Tag Archives: kestrel

Fledglings

I spent the afternoon today at Woods Mill. The young kestrels are nearly ready to fledge and can now be seen at the front of the nest box. The adults are still very busy feeding them and guarding them from other species.

Kestrel chicks

You can just see four of the six chicks in this photo

kestrel chicks

Kestrel chicks at Woods Mill

crow attacking kestrel nest box

Corvid attempting to raid a kestrel nest box

Those were all taken from some ridiculous distance away, but I was able to get a little closer to a young robin. It was sunning itself and kept hopping right up to the camera.

robin fledgling

Robin fledgling ‘sunbathing’

robin fledgling

Robin fledgling at Woods Mill

robin fledgling

Robin fledgling at Woods Mill

Plus a quick fox photo from last night. Pretty has taken a shine to rooftops!

fox on roof

Fox on a roof

Camera note: First photo taken with the EF 500mm f/4 IS II USM lens + 2x extender and the third with the 500mm lens (no extender). All other bird photos taken with the Canon 1DX Mark II and EF 100-400mm f/4.5-5.6L IS II USM lens. The fox photo was taken with the EF 100mm f/2.8L macro IS USM lens.

Raising Kestrels

For past few weeks I’ve been watching an amazing live feed from the kestrel nest box at Woods Mill, the headquarters of Sussex Wildlife Trust. There are half a dozen chicks in the box, and the adults are working feverishly to keep them fed. I’ve been down there a couple of times to watch the adults at work.

The feeding goes on throughout the day. The male tends to arrive and drop off the prey, but the female takes more time in the nest. The chicks can feed themselves now, but in the first days she would distribute the food across the brood taking care that all the chicks received a share.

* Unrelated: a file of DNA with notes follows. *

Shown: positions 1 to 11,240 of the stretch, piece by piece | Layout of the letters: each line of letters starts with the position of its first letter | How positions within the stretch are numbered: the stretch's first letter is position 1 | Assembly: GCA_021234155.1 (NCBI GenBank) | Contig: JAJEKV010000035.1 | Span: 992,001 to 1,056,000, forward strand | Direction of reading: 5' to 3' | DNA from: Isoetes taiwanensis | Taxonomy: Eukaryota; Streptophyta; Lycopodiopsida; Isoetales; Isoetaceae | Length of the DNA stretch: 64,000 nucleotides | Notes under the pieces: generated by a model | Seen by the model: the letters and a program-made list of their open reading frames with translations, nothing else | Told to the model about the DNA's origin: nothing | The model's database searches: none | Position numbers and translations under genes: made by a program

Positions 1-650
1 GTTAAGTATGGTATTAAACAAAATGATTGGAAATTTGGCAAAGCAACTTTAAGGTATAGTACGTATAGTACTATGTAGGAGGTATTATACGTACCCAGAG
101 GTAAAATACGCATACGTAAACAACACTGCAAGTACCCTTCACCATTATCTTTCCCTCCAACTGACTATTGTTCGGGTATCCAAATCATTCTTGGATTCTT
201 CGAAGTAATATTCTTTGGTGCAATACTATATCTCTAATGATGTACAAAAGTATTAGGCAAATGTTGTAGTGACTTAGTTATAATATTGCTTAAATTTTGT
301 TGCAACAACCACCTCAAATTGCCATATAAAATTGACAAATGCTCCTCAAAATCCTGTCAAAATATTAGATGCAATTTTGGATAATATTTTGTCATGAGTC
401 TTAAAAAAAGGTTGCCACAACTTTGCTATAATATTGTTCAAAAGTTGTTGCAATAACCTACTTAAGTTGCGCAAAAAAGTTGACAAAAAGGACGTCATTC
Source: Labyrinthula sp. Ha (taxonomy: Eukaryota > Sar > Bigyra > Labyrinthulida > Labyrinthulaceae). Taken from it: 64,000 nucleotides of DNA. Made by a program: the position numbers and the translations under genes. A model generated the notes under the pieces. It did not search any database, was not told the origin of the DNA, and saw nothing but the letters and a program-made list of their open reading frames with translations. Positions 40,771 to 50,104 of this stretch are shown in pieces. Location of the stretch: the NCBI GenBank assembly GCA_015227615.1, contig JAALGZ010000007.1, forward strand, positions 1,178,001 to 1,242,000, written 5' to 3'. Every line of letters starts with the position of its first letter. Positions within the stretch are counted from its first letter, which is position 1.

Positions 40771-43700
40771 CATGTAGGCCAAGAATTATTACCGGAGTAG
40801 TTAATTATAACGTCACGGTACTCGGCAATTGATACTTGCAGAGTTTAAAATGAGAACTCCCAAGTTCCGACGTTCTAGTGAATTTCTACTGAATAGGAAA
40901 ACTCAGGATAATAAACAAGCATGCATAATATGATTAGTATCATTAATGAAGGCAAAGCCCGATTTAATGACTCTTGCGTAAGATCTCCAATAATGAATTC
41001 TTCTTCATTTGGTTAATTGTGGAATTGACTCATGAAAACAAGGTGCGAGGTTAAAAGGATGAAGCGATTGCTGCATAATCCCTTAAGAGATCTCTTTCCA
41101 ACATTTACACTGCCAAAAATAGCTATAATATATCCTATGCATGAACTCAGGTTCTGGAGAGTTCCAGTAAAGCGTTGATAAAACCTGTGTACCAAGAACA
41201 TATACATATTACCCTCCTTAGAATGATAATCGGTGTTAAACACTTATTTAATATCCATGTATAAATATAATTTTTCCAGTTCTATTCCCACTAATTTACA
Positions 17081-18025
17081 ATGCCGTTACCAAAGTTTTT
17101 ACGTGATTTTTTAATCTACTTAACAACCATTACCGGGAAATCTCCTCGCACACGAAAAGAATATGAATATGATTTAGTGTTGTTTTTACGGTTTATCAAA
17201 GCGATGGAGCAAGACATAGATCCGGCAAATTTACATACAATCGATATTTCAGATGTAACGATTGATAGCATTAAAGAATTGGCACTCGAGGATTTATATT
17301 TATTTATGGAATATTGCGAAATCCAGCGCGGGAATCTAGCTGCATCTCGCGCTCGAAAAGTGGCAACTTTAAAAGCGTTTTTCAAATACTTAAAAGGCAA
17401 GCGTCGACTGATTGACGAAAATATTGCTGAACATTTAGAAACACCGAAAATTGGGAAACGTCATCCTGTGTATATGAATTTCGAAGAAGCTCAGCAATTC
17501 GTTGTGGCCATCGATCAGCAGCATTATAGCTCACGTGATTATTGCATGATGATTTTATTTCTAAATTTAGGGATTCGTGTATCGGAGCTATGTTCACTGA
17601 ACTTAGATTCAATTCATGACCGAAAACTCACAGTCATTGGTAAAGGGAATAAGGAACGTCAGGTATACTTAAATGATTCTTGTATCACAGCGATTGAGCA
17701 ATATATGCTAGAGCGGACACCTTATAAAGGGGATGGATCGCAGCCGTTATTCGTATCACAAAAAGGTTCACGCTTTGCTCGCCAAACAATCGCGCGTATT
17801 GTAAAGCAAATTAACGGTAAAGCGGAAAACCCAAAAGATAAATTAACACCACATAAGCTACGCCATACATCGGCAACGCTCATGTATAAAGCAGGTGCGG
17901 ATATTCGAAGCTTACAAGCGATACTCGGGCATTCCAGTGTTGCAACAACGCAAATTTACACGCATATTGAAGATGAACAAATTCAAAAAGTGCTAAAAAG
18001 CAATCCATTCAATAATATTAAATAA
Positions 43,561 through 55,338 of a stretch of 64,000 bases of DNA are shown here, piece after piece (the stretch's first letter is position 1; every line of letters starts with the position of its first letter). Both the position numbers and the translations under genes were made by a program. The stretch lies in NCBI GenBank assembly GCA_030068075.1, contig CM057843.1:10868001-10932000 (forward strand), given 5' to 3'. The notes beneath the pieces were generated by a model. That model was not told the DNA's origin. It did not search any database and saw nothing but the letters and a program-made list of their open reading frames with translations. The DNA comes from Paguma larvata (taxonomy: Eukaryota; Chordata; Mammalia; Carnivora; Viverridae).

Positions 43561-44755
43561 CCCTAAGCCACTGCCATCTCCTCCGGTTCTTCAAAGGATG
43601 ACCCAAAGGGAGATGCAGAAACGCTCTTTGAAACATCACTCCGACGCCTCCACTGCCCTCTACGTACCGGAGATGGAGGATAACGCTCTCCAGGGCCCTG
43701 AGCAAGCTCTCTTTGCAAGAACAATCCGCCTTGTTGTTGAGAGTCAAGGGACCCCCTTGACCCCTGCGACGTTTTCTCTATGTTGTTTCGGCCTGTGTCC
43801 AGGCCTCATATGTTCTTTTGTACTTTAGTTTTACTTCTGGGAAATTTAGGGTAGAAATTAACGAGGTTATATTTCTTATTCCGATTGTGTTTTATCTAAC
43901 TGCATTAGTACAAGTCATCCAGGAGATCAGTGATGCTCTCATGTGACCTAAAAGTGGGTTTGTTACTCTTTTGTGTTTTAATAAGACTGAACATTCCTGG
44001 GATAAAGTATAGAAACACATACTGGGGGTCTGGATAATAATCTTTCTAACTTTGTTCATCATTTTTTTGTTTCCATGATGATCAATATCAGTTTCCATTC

These photos were taken today over the course of a few hours. I was set-up well away from the nest so these are all moderately heavy crops. I used a 500mm lens, sometimes with a 1.4x extender. For the majority I locked the focus on the box and waited for the adult to fly across the same plane. Plenty of misses, but far easier than trying to track a bird that appears from nowhere against a dark background.

The male delivering a vole 

The female with a rat for the hungry brood

The male again

The male with a young rat wood mouse

kestrel with prey (wood mouse)

Female kestrel leaving the nest

The male leaving the nest

Camera note: all photos taken with the Canon 1DX Mark II and EF 500mm f/4 IS II USM lens. I used a 1.4x extender on a couple of the shots.

Kestrel at Sheepcote

I stopped off at Sheepcote Valley this morning, my favourite local haunt for kestrel watching. A male was out hunting right at the entrance. And that’s all I really need say. The phoots can speak for themselves.

kestrel

Kestrel (male) at Sheepcote Valley, Brighton.

Kestrel

Kestrel

Kestrel with prey

, which was restored in the early 2000s and briefly owned by Steve Coogan! with prey

Kestrel with prey

Kestrel

Camera note: all photos taken with the Canon 1DX Mark II and EF 100-400mm f/4.5-5.6L IS II USM lens.